Tao commented "Team rode a absolute blinder. All over EVERYTHING! Can't wait to work for these lads in some races this year. This is just the start from us."
Tao has been a Condor supported rider throughout his junior years riding for CC Hackey and GB Development squads using a Condor Leggero and time trial bicycle. We interviewed him a few years ago before becoming a junior rider and you can read the article here.
Take a look at Tao's blog documenting the highs along with the inevitable lows of becoming a professional athlete.
1 Mads Pedersen (DEN)
2 Nathan Van Hooydonck (BEL)
3 Tao Geoghegan Hart (GBR)
4 Damien Touze (FRA)
5 Edward Plankaert (BEL)
6 Oliver Wood (GBR)
7 Kristoffer Halvorsen (NOR)
8 Nino Honigh (NED)
9 Gustav Hoog (SWE)
10 Justin Oien (USA)
Condor Cycles is operating reduced opening hours during the Easter Bank Holiday.
Wednesday, 27th March - 09:00 - 19:30
Thursday, 28th March - 09:00 - 18:00
Friday, 29th March - CLOSED
Saturday, 30th march - 10:00 - 17:00
Sunday , 31st March - CLOSED
Monday, 1st April - CLOSED
Tuesday, 2nd April - 09:00 - 18:00
A documentary looking at this historic London sporting venue. Herne Hill Velodrome was built in 1891 and later played home to the 1948 Olympic track cycling. As billions of pounds are pumped into the 2012 Olympics, we take a look at the site's recent financial troubles, the campaign to save it and a wider look at cycling culture in Britain today.
Director: Danny McGuinness
Producer: Lucia Dehez
It is a monstrous beast that is designed to get the adrenaline flowing. This bicycle produces an intoxicating sound as the carbon wheels rumble over the cobbles of a quiet London mews where we decided to photograph it.
This is isn't a new model or a trick of the light; it really is a bicycle frame made by hand, by Condor. The frame hasn't come pressed from a mould that was picked off the shelf in the Far East. We built the frame by hand in Italy. Each carbon tube was cut, wrapped and sculpted to form the unusual shape before being baked.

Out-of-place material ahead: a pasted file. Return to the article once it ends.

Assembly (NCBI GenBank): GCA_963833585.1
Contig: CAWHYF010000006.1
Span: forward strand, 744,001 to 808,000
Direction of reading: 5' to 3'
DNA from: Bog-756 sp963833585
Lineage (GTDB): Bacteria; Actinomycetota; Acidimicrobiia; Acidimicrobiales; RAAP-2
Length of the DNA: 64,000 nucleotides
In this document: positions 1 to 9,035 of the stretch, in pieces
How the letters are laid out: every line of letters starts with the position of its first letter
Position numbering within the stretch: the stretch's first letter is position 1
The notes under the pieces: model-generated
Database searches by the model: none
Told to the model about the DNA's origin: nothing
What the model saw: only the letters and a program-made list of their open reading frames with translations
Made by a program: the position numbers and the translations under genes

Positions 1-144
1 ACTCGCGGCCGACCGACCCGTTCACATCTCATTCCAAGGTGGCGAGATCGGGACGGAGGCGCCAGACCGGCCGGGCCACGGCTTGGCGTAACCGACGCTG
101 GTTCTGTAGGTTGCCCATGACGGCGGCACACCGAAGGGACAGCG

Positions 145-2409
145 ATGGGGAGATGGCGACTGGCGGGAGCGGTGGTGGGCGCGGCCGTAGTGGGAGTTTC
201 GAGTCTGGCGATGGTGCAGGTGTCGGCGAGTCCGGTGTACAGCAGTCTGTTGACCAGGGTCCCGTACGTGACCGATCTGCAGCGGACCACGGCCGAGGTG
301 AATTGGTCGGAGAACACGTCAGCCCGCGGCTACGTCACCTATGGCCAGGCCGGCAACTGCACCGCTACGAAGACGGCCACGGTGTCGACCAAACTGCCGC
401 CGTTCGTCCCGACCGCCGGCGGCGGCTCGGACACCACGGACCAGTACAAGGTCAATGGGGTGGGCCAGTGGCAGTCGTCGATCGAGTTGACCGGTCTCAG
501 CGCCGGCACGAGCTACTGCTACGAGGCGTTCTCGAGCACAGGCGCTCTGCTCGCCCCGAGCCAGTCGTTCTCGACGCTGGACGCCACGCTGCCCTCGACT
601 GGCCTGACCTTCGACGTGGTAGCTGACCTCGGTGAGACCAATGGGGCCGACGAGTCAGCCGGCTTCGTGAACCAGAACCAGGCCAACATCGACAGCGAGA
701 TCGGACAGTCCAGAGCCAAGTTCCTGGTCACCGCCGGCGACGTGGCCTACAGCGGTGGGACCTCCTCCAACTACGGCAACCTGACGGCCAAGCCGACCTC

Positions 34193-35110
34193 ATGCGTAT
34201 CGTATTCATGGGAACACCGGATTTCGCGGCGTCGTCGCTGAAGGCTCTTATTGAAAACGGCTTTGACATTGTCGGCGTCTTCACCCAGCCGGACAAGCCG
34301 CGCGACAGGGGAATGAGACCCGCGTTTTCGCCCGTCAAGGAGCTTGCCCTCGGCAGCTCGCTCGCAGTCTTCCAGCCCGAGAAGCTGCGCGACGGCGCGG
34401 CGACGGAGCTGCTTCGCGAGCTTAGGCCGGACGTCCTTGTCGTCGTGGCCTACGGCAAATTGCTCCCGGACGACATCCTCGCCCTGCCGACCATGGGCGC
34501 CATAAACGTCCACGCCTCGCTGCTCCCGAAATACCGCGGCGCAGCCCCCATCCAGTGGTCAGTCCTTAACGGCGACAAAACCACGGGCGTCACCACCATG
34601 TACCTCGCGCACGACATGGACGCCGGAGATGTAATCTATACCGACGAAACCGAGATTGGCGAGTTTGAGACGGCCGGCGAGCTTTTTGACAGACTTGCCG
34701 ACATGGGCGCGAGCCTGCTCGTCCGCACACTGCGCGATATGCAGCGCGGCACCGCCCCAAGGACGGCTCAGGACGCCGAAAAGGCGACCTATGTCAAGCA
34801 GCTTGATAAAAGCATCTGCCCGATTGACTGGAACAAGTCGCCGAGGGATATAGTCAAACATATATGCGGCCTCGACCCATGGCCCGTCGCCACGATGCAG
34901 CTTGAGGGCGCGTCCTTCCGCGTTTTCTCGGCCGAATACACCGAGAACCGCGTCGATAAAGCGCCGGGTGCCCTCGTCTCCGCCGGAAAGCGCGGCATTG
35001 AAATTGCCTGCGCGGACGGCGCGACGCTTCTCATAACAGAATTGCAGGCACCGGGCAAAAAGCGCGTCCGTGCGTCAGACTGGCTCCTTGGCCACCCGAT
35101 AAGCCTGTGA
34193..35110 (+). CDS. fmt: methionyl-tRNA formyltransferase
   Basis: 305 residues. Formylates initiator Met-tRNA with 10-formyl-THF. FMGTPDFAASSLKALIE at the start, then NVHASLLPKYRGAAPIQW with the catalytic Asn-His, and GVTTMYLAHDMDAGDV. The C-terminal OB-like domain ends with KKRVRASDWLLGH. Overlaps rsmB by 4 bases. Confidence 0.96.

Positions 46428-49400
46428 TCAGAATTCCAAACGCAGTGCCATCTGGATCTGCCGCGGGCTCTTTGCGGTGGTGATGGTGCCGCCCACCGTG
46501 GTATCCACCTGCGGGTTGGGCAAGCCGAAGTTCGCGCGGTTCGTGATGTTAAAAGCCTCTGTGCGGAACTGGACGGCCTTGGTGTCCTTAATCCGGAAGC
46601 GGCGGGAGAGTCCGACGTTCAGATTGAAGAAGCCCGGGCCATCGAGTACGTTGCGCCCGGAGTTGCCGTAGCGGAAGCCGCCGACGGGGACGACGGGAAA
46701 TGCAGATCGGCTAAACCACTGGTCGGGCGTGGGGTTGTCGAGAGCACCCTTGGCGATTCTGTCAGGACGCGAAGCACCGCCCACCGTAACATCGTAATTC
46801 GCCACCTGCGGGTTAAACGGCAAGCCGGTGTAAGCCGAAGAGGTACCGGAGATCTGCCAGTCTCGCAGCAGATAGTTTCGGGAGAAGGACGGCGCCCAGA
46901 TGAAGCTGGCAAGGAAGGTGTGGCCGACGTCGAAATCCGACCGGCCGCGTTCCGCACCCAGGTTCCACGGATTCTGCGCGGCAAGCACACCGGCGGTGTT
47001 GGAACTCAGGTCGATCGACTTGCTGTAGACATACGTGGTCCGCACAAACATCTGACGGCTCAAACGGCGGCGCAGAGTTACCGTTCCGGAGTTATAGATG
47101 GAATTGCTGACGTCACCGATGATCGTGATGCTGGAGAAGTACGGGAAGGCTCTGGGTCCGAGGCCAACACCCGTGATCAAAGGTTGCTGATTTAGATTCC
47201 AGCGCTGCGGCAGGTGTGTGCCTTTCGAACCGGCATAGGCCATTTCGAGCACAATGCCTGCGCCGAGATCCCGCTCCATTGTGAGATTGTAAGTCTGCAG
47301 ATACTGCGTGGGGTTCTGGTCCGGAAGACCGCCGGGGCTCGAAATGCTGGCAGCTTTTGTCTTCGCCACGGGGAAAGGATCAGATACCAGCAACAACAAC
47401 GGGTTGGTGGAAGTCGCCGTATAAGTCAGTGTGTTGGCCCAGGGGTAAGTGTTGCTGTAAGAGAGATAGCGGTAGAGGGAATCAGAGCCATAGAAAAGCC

We know it is not to everyone's taste and certainly the mix of Campagnolo wheels and an electronic Shimano Dura-Ace groupset doesn't quite sit right with us but on this occasion we bent the rules to achieve the lightest, fastest bike possible using an electronic groupset.
The bicycle features custom painted Cinelli Ram handlebars with pink/black stripe detailing. A Clavicular single chain ring to save weight and an integrated carbon chain catcher. The TRP brakes are hidden within the fork and chainstay and the battery powering the groupset is concealed within the frame; we've used Shimano Dura-Ace Di2 groupset because the battery is slightly smaller than the Campagnolo EPS battery.
It has been built for Dominque Gabellini to race. He is one of the reasons that Rapha and Condor came together to form the Rapha Condor team in 2006. Dominque is a keen racing cyclist but recently had an operation on his back requiring him to be slightly more upright on the bike, for now.
The bicycle is on display at the Condor store, Grays Inn Road, WC1X
Divine Chocolate have opened a Pop Up in Convent Garden as part of Fairtrade Fornight.
All winter Divine been supporting n0tice and their Keep Cycling campaign to encourage people to keep on biking throughout the winter.
London cyclists can claim a free bar of chocolate when they visit the pop-up shop on Keep Cycling Day - Tuesday 5th March. Just turn up with your bike or helmet to claim your free bar.
Snap your favourite winter biking shots and you can win more Divine chocolate
Visit http://keepcycling.n0tice.com/ for more information.
You'll find Divine at:
71 Monmouth Street, WC2H 9DG
25th February to 9th March 2013
10.00am - 6.30pm Monday - Saturday
12noon - 6pm Sunday